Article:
float aspectRatio; float zNear =.1f; float zFar =1000; //The field of 30 degrees is converted to radians as the Java Math libraries require float fieldOfView = 30.0f/57.3f; float size; gl.glEnable(GL10.GL_NORMALIZE); //ensure the aspect raitio is correct, otherwise the objects will look squashed aspectRatio=(float)width/(float)height;

44 frustum code (2) gl.glMatrixMode(GL10.GL_PROJECTION);
calculating a size value needed to specify the left/right and top/bottom limits of the viewing volume size = zNear * (float)(Math.tan((double)(fieldOfView/2.0f))); feed those numbers into gl.glFrustum(), gl.glFrustumf(-size, size, -size /aspectRatio, size /aspectRatio, zNear, zFar);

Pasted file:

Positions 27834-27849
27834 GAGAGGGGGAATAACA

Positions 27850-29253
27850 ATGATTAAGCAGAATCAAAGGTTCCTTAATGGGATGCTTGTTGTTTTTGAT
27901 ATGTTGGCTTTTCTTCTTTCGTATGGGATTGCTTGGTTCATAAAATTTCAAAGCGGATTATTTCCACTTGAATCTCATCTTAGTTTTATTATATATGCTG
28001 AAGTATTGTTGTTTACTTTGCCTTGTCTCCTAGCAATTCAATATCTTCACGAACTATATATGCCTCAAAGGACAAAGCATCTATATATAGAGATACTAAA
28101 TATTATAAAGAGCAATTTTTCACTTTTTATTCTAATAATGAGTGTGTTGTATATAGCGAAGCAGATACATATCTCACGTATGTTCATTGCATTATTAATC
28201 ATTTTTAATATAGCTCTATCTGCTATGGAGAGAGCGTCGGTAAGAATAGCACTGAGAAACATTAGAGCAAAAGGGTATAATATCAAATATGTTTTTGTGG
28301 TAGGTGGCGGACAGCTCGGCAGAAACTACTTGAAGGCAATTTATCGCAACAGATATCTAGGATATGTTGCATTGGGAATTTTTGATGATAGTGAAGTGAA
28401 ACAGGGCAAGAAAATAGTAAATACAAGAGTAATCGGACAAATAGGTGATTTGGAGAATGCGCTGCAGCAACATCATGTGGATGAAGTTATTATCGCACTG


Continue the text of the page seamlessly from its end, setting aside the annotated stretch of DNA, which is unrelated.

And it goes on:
45 BouncyCube example. is code from the previous example.
The comments are pretty much missing in the example code Which comes from the Apress book listed in the reference section of the lecture.

46 Solar System example There is also a example from the apress book. It has a bouncing ball that rotates. You may want to take a look at the code.

47 References Much of this lecture and examples are taken from
Apress, Pro OpenGL ES for Android, 2012

48 Transformations A good look at transformations with lots of pictures and diagrams can be found here. how to understand the coordinate system moving, scaling, and rotating. Part IV is about colors, which is also a very good read.

49 Q A &